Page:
aid some corals
Western Australian reefs
faring better than eastern
By Devin Powell
Corals on Australia’s Great Barrier Reef
have fallen on hard times recently. But
on the opposite side of the continent,
their west coast brethren have been living the good life for at least a century.
Global warming may be helping these
creatures out, a new study finds. “To
date, it is the changes in temperature
that are having the dominant impact on
coral growth,” says Timothy Cooper, a
marine biologist at the Australian Institute of Marine Science in Crawley.
Cooper and his colleagues collected
samples of Porites coral at six spots off
Australia in the southeastern Indian
Ocean. Porites build skeletons with layers
that, like tree rings, can measure growth.
None of the creatures had slowed their
growth in the last 110 years, the team
reports in the Feb. 3 Science. Those at
the southernmost sites have even been
building reefs faster as surface waters
there have warmed markedly.
Samples collected at reefs in Western
Australia (one shown) suggest that corals in these locations have been thriving.
+ 6. 2
Porites growth rate change
at Coral Bay, Western
Porites growth rate
change on Great Barrier
On the Great Barrier Reef, the same
type of coral is stressed, previous work
has shown. Porites grew 14 percent slower
in 2005 than in 1990, a slowdown blamed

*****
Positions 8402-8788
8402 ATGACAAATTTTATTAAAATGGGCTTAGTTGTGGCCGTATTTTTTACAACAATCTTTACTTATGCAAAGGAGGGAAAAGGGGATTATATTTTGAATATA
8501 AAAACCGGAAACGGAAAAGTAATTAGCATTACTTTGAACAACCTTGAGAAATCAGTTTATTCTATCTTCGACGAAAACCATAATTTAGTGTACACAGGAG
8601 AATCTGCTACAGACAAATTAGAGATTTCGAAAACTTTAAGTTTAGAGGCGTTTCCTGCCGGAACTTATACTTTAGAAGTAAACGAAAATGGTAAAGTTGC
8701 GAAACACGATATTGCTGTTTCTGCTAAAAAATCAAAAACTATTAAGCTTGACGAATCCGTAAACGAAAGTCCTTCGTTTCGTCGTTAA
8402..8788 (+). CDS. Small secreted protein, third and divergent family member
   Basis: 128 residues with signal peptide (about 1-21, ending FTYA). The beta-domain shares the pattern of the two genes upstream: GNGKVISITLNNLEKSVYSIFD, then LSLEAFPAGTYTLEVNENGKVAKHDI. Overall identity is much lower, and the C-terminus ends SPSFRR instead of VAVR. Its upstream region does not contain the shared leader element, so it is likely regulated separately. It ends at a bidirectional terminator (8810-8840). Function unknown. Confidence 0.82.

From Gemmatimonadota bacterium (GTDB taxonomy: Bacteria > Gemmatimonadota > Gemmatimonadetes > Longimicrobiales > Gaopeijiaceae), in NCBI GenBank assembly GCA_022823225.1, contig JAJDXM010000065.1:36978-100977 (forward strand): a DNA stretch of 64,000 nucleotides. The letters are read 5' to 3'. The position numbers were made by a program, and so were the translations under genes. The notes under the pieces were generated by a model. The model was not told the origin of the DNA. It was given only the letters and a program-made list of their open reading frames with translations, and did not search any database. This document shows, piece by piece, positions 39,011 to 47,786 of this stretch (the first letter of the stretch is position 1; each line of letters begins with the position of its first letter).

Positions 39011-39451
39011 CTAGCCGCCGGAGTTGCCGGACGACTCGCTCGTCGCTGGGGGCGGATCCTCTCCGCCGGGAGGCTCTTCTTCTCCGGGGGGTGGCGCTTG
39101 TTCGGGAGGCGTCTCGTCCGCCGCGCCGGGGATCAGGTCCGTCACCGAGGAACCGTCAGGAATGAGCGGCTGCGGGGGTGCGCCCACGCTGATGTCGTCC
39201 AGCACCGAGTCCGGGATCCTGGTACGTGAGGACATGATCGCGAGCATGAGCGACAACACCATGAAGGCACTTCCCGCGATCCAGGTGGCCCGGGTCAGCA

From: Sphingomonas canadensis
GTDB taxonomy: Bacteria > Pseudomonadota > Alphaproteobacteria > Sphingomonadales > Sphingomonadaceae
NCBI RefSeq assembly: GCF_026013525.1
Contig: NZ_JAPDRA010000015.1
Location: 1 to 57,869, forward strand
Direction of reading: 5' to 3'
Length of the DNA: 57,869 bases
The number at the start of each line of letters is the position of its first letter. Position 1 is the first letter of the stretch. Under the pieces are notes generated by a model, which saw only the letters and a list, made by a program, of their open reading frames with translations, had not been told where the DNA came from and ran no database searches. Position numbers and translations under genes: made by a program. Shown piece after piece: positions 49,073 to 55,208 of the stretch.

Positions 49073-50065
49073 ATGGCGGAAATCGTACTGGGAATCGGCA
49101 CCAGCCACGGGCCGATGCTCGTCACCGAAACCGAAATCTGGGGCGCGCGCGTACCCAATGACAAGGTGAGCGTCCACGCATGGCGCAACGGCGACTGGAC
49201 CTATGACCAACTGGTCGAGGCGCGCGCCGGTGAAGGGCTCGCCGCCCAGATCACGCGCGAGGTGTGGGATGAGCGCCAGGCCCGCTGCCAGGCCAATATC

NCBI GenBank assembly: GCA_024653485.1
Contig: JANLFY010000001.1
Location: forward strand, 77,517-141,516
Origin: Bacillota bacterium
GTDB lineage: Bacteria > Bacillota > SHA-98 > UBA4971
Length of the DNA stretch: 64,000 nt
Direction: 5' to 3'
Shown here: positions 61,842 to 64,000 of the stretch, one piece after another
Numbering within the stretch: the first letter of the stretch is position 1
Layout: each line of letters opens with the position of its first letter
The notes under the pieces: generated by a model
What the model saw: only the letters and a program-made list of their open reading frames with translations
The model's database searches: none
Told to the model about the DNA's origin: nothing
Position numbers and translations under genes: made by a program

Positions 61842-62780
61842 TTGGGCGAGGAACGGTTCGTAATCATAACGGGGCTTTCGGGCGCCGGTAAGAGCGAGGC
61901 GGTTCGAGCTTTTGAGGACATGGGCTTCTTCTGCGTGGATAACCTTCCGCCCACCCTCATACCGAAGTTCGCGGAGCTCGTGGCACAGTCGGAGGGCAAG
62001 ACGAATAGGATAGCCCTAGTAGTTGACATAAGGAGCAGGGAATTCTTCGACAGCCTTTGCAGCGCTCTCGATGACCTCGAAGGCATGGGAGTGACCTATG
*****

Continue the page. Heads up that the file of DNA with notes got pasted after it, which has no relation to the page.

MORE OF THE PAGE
on both warming waters and ocean acidification linked to rising carbon dioxide.
About a third of all atmospheric carbon
dioxide emissions are soaked up by the
oceans, where the gas reacts to make
carbonic acid. That lowers the water’s
pH and levels of dissolved carbonate, the
raw material corals use to build skeletons.
Ocean acidification is expected to have
a greater effect at some of the higher lati-
tudes surveyed in the new study, where
dissolved carbonate is less plentiful to
begin with. But Cooper and colleagues
found no sign that changing pH both-
ered the corals they sampled. Acidifica-
tion may still be a problem in the long run,
but for now temperature seems to be the
bigger factor. Warmth seems to make the
reef builders more productive.
‘Nonstick’ chemicals pose risk
Pollutants dampen immune response after childhood
By Janet Raloff
Tiny amounts of two common pollutants— chemicals known as PFOA and
PFOS— in the blood may be linked to
impaired immunity in children. In kids
with the highest exposure, vaccinations
can fail to trigger sufficient levels of protective antibodies, a new study finds.
“We were shocked, to be frank, in the
magnitude of the effect,” says Philippe
Grandjean of the Harvard School of Public Health in Boston. He and colleagues
report the result in the Jan. 25 Journal of
the American Medical Association.
The long-lived pollutants— part of a
class of chemicals called perfluorinated
compounds, or PFCs — have been generated over the years by the production of
synthetic substances that impart nonstick properties and water- and stain-repellency to fabrics, cookware and more.
These substances include older formulations of treatments marketed under such
trade names as Teflon and Scotchgard.
Grandjean’s group followed 587
children in Denmark’s Faroe Islands
from before birth through age 7. The
researchers measured PFCs in the blood
of the kids’ moms during pregnancy and
in the kids at ages 5 and 7. Blood levels of
the chemicals were in the same ballpark,
if a bit lower, than typical in Americans.